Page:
She is making a galaxy in front of me and
I have no canvas for that.
I make a little divet to mark the moment.
I am swirling by. It’s a curve. It’s a train.
It’s a corner
You are looking out and I am looking up.
Shutter falls, shadows rise
Light disappears and winds its way back,
Slack and sideways to this corner moment.
I am not even thinking about any of this
But of New Orleans and the
ragged edges after the flood
It’s 2010, but I only write the date out of guilt, because dates remind me that in New Orleans
everything is before or after Katrina.
I am in Chicago and the El rattles along and the corner disappears and your corner, blue window and my
Conjured memory of a windstorm I was not a part of
and the corner bends around and the train rattles a little
Stephen goes by Steve. He is a rocketeer. He makes rockets that go 40,000 feet in the air, for fun, like guys who make cars that go 250 miles an hour for a quarter of a mile. I met Steve in the desert outside Bend near a “town” called Brothers. There were a couple of hundred rocket guys out there, all part of Oregon Rocketry. Several rockets an hour blasted off, some only going a few hundred feet and some going miles in the air. After the flight the crew who put the rocket up follow a beacon to retrieve it. Most of the rockets have homemade fuel, many have homemade motors. Steve’s rocket here, which flew today – although I was not present today – was to ascend to around 34,000′.
Steve saw our family pull up with our two year in tow and he made us right at home, giving us a radio feed to the announcer (including countdowns for every rocket), told us when we had to move away from the parking/viewing area to a place further away for a really big rocket – on O class. Rockets motors get exponentially bigger with each letter in the alphabet. B twice as big as A, etc. Apparently, according to Wikipedia, a 5Z motor would power the space shuttle…if we had one (grrhhh).
Although this photo, and the idea of rocketry, may conjure up (other) testosterone laden images, Steve and his rocketry buddies don’t come off that way at all. They are, I gotta say it, down to earth, engineer types and all very friendly. I am sure ego come in to it, but I didn’t get deep enough to see it.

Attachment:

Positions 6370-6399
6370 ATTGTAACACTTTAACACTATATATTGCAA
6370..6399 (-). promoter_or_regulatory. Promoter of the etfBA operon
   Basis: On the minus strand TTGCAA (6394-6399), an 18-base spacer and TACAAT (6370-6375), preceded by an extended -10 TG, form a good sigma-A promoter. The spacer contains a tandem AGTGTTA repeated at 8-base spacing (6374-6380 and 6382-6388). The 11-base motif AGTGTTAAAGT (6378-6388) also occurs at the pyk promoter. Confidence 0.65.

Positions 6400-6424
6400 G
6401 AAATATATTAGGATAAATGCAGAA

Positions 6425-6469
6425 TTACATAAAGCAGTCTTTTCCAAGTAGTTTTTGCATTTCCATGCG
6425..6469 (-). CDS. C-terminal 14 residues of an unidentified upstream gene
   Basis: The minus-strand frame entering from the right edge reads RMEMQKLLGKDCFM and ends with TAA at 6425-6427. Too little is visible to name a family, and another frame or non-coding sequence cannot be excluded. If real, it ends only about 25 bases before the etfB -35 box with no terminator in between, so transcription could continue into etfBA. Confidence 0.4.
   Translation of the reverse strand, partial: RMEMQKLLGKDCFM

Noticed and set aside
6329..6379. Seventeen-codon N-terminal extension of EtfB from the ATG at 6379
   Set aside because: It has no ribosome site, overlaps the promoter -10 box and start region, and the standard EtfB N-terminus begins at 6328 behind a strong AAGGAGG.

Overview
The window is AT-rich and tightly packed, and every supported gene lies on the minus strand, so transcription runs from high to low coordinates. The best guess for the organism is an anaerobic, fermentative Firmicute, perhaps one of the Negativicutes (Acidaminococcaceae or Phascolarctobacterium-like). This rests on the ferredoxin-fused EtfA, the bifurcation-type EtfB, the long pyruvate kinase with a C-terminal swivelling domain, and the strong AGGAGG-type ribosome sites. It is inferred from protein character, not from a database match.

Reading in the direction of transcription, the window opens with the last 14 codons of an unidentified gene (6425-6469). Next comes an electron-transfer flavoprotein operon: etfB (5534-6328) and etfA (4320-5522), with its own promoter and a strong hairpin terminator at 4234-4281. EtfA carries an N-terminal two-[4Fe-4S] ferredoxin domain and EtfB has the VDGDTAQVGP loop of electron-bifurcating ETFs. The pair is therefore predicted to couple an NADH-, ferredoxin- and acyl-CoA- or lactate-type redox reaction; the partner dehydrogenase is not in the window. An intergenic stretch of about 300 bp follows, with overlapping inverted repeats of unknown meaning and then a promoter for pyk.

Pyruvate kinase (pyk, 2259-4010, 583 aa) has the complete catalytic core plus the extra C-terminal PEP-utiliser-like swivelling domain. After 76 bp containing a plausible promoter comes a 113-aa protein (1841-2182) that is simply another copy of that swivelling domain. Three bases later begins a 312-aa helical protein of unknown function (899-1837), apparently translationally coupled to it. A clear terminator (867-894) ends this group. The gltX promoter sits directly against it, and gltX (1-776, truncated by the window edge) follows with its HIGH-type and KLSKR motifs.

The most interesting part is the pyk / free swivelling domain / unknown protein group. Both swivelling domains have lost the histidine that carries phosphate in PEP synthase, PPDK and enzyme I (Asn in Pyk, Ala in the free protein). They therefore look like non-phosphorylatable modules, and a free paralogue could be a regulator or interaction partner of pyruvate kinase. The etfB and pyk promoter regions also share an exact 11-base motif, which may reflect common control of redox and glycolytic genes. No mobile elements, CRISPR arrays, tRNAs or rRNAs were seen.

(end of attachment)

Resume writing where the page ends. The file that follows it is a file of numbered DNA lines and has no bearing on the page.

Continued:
Specs on Steve’s rocket (forgive the likely errors, Steve):
Performance Rocketry Mongoose Assembled Rocket
98mm motor, N
Fuel is SOS, Steve’s Orange Sunset 45% N 1675
This is the rocket’s third flight. Previous flights to 42,000′ and 33.500′.
I love it that there are communities of people hanging out, doing something they love for no other apparent reason. Steve said he loses time out at Brothers. It felt like he was squeezing the life out of every moment that he was there.
To start, read this story and click on every link:
I took this picture months ago while walking around Guatemala City. I did not know what it meant. Exactly three days ago, I looked up “Justice for Genocide” on Google and that was the day that General Montt was sentenced to 80 years in prison for genocide and crimes against humanity – that last one always strikes me deeply – convicted of being inhuman, the first time a former head of state had been sentenced in his own country for such crimes. Good for you Guatemala. Thank you. The erosion of trust for the powerful is in full swing here in the United States. Barak Obama is presiding over three disasters – dead Americans in Libya, apparently left to die without backup, that’s bad. The IRS has apparently been exerting itself to overly investigate conservative non-profits during an election year – that stinks. Worst of all, the Associated Press has had their phone tapped for months and then their records confiscated in the interest of the public “interest”. I am not interested in that. I want an overly free press. Way overly free. Without that we are in danger of tyranny. I am a social liberal (fiscally I am probably a Libertarian). I am willing to wait for all the evidence to come out, and I don’t believe all the evidence will come out, before I make a judgement, but I am hard pressed to believe that any reason to target political groups unfairly by the IRS or that the Justice Department would ever have good reason to tap every phone at the AP, is justifiable. Can’t swallow that.